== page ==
Red-throated Loon, Ross’ Goose, many Red-necked Grebes, White-winged Scoters, various other ducks, as well as thousands of Snow Geese and Canada Geese were spotted by the members of a recent Pennsylvania Society of Ornithology (PSO) field trip. Because Middle Creek Wildlife Management Area above Lancaster, PA was frozen over, the trip became a Susquehanna river trip for ducks near Harrisburg. The group visited several places which were thawed out and had a concentration of ducks and Red-necked Grebes. The grebes showed up this year in great numbers, sometimes 5-9 together, when normally they are not seen at all. Some were in breeding plumage with a rusty-red neck, large yellow bill, and white cheek patch. All three Mergansers, Scaup, Ring-necked Ducks, Wood Ducks, American Widgeon, Bufflehead, Common Goldeneye, White-winged Scoter, Mallard, Black Duck, and Horned Grebe were also found on the river.
The group took a vote and opted to drive another hour east to Lancaster in order to see some rare birds which were reported on eBird.org to be on a small lake in a condominium development. When we arrived, we were struck by the numbers of Snow Geese that were sitting on the water, with one Red-throated Loon looking lost among them. The loon was a life bird for many of us, and was in non-breeding plumage. It was smaller than the Common Loon and had a white face and neck, except for a black strip up the back. There were also speckles on its back and a thinner bill than the Common Loon.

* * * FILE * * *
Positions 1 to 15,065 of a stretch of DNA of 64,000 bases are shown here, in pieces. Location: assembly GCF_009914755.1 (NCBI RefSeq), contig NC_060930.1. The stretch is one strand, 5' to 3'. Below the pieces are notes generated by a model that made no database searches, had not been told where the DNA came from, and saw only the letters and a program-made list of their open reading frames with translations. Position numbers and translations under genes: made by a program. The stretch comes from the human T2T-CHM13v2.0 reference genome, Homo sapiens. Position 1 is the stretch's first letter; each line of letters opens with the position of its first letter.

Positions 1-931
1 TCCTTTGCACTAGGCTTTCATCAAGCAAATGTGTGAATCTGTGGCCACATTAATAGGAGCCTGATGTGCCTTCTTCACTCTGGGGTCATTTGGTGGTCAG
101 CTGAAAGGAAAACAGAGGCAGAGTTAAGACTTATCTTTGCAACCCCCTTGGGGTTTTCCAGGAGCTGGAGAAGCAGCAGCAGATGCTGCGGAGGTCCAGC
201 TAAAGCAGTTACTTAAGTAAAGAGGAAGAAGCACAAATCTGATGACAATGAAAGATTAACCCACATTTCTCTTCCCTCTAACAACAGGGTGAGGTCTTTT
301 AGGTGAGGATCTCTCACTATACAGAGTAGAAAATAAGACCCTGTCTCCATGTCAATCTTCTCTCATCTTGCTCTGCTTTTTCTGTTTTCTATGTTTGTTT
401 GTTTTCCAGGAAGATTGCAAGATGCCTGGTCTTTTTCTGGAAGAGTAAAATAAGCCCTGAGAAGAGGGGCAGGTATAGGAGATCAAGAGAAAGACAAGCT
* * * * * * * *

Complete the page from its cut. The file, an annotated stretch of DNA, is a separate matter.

Because loons need a lot of surface area to get up into the air, we wondered if it would have trouble leaving the pond. Sometimes a loon is found in a wet parking lot after mistaking it for water. It needs to be relocated to a river or large lake in order for it to be able to launch itself into the air.
Finding a Ross’s Goose amidst an estimated fifteen hundred Snow Geese was like looking for a needle in a hay stack, but the group lined up with spotting scopes and did their best to locate the diminutive white goose with the tiny bill and round head. It was finally found at the back of the pond, and those in the know were describing to others every move that the goose made so others could locate it. “It’s stepping up onto the grass, Now it’s to the left of the post. It’s looking to the right now. It’s picking something off of the grass, etc.” “Yes, I see it! Much smaller than the Snowies and it has a very small bill!” It’s always exciting to find a life bird, and although Ross’s Goose was much harder to identify than the Loon, it was more gratifying to be able to identify it.
Snow Geese have two color morphs, a white morph which is mostly seen in migration in Pennsylvania, and a dark morph where the body is mostly dark gray and the head is white. This morph was formerly called Blue Goose and was thought to be a separate species. A few of these were seen mixed in with the all-white Snow Geese. When flying they both have white wings with almost black wing tips. Snow Geese also have a large “grin patch,” unlike the Ross’s Goose.